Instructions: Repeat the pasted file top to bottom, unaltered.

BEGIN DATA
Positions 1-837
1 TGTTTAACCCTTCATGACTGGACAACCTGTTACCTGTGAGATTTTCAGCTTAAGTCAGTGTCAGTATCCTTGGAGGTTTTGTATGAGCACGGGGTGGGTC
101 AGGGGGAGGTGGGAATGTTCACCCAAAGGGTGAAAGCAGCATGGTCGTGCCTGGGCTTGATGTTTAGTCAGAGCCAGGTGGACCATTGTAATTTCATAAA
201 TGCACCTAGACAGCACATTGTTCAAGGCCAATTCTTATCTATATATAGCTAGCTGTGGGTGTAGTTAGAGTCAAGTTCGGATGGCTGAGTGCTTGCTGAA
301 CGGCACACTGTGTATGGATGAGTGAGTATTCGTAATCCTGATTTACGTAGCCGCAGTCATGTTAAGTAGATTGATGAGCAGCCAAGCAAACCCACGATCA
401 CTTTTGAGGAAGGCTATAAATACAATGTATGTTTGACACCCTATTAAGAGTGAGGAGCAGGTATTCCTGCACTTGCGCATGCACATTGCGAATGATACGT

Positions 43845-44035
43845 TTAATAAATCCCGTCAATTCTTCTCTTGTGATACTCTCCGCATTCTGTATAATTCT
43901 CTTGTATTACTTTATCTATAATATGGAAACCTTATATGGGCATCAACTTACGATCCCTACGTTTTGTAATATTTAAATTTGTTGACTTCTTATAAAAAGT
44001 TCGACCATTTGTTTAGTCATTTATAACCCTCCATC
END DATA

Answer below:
Positions 1-837
1 TGTTTAACCCTTCATGACTGGACAACCTGTTACCTGTGAGATTTTCAGCTTAAGTCAGTGTCAGTATCCTTGGAGGTTTTGTATGAGCACGGGGTGGGTC
101 AGGGGGAGGTGGGAATGTTCACCCAAAGGGTGAAAGCAGCATGGTCGTGCCTGGGCTTGATGTTTAGTCAGAGCCAGGTGGACCATTGTAATTTCATAAA
201 TGCACCTAGACAGCACATTGTTCAAGGCCAATTCTTATCTATATATAGCTAGCTGTGGGTGTAGTTAGAGTCAAGTTCGGATGGCTGAGTGCTTGCTGAA
301 CGGCACACTGTGTATGGATGAGTGAGTATTCGTAATCCTGATTTACGTAGCCGCAGTCATGTTAAGTAGATTGATGAGCAGCCAAGCAAACCCACGATCA
401 CTTTTGAGGAAGGCTATAAATACAATGTATGTTTGACACCCTATTAAGAGTGAGGAGCAGGTATTCCTGCACTTGCGCATGCACATTGCGAATGATACGT

Positions 43845-44035
43845 TTAATAAATCCCGTCAATTCTTCTCTTGTGATACTCTCCGCATTCTGTATAATTCT
43901 CTTGTATTACTTTATCTATAATATGGAAACCTTATATGGGCATCAACTTACGATCCCTACGTTTTGTAATATTTAAATTTGTTGACTTCTTATAAAAAGT
44001 TCGACCATTTGTTTAGTCATTTATAACCCTCCATC